The system is extremely efficient for all stakeholders: The government gains a substantial, self-organising database with which to monitor the situation. Getting rid of paperwork and using a digital land property platform reduces government’s spending, allows new income and helps increase transparency.
On the financial side, banks are required to assess an individual’s capability to repay a debt, and that depends on the quantity of data a citizen can provide on his or her financial and personal situation.
Barclays, a bank present in Ghana, claims that 70% of their mortgage portfolio consists of unregistered properties – Unable to secure house property titles, banks cannot secure this asset and gain liquidity from it.
This database provides valid and current information on the potential landlord, and allow mortgages to be issued quickly and easily. This points to an important aspect of blockchain technology. It can create trust in a network: The distributed structure offers financial institutions issuing loans the opportunity to swap documentation without the delay of third party approval from a Centralised registry. It is made official and secure by a ‘smart contract’ – an automated process which makes a contractual clause unnecessary, with no lawyer required.
Mobile broadband already accounts for the vast majority of internet connections in the country, with data showing 75% mobile penetration. Plans for infrastructure sharing among telecommunication companies display Ghana’s ambitions of lowering network deployment cost, especially in rural and marginalised areas, and enhancing connectivity throughout the country. With the extremely low price of Chinese phones coming into the African market, we can expect most of the population to be connected via 3G/4G in a few years. After the striking success of M-Pesa – small-value electronic payment and store-of-value system accessible from ordinary mobile phones – which allowed millions of citizens throughout Africa to have access to online bank account and money transfer, blockchain technology seems to offer a compelling Ghana’s problem.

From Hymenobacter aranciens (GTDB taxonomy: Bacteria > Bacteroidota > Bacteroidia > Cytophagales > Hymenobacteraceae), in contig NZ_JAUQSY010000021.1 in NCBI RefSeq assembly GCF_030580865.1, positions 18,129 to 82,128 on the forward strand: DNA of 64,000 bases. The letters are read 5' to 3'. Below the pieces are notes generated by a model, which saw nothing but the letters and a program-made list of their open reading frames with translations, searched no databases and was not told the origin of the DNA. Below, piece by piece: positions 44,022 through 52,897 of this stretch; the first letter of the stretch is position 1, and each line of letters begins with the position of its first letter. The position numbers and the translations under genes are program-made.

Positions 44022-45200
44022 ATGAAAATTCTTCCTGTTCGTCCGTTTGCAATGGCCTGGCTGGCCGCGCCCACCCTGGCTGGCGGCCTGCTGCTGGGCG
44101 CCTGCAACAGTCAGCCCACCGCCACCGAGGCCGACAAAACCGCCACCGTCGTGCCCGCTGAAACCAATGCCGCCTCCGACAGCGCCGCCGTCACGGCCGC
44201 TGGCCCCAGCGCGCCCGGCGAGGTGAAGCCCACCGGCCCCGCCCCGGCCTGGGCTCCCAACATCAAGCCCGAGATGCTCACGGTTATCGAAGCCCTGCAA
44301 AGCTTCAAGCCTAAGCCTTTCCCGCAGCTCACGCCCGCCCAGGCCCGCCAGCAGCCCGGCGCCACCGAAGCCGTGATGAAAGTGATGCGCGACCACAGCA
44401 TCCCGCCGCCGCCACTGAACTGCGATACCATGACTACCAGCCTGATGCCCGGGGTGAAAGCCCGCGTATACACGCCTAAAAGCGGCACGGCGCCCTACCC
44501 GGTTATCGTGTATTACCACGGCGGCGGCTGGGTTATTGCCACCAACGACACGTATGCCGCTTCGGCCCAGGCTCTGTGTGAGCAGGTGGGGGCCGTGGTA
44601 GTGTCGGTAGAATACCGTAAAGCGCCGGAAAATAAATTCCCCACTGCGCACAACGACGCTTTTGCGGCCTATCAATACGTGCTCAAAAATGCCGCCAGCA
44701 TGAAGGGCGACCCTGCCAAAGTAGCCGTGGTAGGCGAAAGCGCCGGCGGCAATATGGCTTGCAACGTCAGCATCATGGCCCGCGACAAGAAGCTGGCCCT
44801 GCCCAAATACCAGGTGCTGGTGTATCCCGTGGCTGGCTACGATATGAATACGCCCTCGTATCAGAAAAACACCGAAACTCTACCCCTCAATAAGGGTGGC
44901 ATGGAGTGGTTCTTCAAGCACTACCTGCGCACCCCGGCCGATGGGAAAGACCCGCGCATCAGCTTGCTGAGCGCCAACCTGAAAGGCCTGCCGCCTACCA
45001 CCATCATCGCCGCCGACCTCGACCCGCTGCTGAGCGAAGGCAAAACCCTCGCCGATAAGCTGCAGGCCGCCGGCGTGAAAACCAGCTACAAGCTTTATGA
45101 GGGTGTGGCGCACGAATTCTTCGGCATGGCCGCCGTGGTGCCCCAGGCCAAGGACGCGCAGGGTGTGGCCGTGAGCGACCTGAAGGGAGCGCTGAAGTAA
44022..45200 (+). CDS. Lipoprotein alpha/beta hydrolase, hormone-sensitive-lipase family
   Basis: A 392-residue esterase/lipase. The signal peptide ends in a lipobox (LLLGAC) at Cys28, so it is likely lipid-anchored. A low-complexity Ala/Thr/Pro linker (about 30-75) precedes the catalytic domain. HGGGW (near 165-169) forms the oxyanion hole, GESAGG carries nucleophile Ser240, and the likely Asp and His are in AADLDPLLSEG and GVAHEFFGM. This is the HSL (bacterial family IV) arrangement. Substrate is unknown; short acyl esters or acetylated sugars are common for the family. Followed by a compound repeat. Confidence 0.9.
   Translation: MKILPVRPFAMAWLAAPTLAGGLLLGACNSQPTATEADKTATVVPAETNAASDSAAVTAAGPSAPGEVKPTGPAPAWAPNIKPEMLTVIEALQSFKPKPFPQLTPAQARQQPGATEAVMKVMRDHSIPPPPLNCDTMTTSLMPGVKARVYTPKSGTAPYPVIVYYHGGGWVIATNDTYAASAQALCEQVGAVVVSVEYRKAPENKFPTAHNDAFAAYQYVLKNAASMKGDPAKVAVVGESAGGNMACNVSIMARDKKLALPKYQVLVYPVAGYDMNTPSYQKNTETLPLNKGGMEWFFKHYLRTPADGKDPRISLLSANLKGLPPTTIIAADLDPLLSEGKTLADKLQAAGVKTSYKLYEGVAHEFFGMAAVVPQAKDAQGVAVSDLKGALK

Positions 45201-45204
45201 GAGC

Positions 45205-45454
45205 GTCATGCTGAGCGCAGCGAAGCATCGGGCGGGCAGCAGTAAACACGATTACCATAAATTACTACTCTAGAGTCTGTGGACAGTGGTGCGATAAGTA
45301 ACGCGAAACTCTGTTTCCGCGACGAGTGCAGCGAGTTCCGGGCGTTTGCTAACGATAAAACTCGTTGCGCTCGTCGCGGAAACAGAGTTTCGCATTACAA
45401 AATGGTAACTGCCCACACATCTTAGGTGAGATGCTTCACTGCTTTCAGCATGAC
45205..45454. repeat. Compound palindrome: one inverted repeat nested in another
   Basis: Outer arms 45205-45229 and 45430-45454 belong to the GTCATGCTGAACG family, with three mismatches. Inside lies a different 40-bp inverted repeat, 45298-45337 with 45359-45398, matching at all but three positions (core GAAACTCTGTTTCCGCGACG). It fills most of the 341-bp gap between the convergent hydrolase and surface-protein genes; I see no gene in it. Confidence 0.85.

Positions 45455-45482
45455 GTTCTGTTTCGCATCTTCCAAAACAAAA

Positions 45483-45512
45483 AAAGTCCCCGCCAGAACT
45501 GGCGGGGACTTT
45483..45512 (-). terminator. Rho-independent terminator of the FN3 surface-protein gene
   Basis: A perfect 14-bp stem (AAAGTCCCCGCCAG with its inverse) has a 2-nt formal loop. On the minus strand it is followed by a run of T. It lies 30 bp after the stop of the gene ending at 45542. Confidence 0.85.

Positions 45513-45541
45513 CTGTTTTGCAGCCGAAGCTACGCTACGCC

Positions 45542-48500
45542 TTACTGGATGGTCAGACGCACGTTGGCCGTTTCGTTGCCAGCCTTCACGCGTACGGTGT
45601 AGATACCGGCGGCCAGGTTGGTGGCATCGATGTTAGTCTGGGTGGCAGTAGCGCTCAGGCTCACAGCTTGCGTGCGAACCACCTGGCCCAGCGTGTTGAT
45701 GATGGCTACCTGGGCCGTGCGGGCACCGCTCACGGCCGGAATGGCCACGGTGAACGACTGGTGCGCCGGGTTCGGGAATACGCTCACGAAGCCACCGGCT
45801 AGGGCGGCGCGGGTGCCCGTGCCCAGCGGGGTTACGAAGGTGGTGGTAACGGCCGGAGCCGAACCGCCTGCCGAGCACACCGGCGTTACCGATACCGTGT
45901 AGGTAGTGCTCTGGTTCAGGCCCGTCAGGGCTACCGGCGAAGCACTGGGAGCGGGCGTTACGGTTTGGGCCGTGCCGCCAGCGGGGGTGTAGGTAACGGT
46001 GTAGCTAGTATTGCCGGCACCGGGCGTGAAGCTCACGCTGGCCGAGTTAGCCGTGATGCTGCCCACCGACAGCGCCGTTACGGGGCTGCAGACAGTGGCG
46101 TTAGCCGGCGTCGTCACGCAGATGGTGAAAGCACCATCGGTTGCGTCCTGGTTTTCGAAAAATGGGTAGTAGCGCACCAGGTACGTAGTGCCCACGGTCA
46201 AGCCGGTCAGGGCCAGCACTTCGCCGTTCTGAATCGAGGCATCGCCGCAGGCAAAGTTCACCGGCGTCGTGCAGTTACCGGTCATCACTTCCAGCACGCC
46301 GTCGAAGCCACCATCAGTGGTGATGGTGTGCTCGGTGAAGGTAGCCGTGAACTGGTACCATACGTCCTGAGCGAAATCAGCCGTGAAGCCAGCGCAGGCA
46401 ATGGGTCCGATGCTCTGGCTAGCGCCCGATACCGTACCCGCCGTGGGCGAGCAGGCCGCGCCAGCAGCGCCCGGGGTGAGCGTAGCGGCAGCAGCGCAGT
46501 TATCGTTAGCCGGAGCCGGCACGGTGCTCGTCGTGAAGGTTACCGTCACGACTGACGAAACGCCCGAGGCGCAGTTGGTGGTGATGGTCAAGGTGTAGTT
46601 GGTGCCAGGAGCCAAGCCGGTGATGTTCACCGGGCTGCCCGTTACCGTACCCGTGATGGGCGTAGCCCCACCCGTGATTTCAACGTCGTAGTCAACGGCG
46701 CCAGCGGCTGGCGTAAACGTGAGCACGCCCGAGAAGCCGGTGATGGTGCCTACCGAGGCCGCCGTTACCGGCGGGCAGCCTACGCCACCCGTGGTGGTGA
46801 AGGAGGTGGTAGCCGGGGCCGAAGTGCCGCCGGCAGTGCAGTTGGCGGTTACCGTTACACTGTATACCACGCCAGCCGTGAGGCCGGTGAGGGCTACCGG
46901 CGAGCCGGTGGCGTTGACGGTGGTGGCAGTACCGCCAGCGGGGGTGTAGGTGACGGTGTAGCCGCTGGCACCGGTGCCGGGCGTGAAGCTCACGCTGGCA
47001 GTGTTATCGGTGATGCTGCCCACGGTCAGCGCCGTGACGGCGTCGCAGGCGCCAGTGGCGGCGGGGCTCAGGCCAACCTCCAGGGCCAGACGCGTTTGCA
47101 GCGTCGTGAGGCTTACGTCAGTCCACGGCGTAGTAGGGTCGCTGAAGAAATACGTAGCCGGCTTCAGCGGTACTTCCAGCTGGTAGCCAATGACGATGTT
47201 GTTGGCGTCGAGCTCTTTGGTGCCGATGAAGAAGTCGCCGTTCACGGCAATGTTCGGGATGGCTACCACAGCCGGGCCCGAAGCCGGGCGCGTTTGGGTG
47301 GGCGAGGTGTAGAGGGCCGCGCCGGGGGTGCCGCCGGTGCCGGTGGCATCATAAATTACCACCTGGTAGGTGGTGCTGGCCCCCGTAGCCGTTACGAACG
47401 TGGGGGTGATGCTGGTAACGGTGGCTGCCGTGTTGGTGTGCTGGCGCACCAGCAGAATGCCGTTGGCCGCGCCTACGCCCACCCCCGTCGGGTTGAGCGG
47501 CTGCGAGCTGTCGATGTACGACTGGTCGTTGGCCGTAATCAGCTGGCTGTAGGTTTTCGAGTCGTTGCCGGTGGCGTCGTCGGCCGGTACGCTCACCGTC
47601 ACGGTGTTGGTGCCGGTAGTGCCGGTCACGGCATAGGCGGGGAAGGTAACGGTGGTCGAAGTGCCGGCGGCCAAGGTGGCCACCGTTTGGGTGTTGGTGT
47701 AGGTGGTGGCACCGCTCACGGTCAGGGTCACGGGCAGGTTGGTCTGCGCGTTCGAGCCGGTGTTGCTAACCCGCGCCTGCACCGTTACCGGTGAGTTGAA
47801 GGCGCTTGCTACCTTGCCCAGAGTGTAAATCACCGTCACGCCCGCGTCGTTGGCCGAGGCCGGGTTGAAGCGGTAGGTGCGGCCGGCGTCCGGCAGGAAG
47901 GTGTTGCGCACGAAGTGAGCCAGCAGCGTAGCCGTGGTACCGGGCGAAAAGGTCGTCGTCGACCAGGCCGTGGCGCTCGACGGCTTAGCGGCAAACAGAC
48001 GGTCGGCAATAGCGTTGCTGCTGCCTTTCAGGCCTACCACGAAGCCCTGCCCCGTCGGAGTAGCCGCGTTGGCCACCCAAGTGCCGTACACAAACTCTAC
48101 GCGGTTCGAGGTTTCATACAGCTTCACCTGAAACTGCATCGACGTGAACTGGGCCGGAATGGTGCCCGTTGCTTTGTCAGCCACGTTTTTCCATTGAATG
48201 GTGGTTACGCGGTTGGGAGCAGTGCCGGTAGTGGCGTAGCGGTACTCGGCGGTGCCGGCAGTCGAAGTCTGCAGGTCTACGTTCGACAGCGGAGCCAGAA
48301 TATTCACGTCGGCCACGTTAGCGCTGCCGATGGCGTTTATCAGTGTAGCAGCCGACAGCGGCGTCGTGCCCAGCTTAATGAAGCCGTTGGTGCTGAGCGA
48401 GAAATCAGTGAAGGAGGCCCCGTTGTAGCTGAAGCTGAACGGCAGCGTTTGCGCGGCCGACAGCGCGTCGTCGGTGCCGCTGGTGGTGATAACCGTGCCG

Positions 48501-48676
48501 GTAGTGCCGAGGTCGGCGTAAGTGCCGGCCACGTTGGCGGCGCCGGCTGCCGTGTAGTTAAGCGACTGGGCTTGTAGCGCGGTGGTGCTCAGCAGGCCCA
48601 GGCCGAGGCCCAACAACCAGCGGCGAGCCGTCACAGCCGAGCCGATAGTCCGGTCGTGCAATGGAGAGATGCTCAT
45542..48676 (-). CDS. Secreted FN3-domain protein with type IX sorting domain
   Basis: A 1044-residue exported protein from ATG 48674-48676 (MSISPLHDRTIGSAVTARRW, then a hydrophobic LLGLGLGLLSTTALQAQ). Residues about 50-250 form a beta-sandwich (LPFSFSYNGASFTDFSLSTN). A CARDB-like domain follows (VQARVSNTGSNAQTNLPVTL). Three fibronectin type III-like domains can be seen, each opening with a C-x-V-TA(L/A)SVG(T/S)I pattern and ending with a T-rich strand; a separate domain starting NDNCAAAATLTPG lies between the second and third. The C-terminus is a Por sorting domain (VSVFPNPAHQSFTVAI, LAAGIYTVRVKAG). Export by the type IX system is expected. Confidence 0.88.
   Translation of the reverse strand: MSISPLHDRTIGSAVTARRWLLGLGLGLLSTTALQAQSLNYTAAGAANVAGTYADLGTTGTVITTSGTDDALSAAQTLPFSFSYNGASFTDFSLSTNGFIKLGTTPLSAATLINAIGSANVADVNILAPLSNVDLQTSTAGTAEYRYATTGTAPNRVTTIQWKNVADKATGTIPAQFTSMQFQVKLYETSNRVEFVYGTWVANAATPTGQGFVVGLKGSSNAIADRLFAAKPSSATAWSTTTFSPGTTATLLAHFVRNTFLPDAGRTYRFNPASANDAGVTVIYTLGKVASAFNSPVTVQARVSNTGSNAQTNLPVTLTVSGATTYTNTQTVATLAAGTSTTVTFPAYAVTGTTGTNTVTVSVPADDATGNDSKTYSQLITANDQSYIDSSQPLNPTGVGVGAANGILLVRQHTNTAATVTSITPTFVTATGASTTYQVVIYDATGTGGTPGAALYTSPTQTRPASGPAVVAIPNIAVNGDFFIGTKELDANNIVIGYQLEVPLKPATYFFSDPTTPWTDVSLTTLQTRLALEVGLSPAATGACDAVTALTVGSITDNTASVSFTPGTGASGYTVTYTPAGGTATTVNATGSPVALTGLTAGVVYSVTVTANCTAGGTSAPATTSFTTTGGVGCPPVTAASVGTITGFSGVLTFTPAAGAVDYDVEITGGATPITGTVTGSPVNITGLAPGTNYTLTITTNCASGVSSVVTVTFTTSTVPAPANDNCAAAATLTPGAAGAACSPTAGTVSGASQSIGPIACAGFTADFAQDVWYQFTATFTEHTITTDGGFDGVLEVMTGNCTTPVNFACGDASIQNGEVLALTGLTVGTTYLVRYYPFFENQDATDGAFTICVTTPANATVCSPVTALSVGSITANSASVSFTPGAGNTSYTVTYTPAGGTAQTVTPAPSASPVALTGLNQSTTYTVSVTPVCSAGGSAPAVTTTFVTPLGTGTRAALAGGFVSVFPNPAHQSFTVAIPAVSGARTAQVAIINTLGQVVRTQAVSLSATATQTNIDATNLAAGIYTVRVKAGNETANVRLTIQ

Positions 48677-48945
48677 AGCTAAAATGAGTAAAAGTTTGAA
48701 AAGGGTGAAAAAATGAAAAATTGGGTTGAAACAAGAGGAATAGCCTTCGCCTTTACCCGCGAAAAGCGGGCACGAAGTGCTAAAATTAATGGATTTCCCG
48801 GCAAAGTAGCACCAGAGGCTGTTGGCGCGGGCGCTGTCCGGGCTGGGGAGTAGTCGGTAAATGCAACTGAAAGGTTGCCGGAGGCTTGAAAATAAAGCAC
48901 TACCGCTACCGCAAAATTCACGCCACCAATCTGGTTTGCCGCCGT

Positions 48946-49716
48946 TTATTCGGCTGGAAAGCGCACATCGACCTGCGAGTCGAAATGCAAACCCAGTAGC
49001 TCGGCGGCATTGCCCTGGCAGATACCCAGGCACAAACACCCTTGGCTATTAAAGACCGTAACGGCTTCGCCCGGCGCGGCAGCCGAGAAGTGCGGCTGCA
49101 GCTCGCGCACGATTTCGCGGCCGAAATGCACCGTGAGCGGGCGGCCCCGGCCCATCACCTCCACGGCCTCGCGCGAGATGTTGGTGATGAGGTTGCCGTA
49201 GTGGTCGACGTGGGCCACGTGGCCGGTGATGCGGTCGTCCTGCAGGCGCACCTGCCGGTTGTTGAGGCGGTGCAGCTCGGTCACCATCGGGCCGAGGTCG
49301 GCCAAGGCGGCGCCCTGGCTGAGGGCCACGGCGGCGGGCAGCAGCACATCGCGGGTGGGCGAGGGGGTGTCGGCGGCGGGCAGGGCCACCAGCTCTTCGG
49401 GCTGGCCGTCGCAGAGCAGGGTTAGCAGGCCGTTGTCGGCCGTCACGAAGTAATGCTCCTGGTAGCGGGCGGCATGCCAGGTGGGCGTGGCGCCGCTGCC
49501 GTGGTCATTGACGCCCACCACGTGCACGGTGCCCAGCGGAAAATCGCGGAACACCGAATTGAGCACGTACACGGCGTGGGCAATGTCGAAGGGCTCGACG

BenBen is thinking ahead: the platform, accessible via mobile applications, brings a simple solution to a big problem. Banks are able to check property documentation instantaneously. Citizens, by using the BenBen account, can secure their properties and access loans that secure their businesses for investment purposes.
This leapfrog in property exchange practice allows Ghana and other regions across the world to take full advantage of new technologies and use them in a direct and radical way. Sweden is one of the first countries to also bid on Blockchain for their land registry. Since Sweden already has a complete digital database of properties, their aim in implementing the new system by 2019 is rather to remove legal obstacles.
The #resilience of the Blockchain platform, a result of integrating every level of Ghanaian society (financial institutions, the government and citizens), is key. Especially in the public sphere, where responsibility and accountability must be exercised at even the lowest levels, the blockchain fundamentally changes the scope and purpose of existing practice from slow and poor control to efficient and co-creative participation.
We expect to see many more exciting developments in this area, that help to lay the conditions for what we refer to as a Massive Small growth in #urban development to occur – one where top down institutions lay the conditions for bottom-up, fine grain and democratic urban development to occur. Each technology or platform that comes into being makes this process more of a reality.Tags: Blockchain Land Procurement Land Registry Resilience Urban Development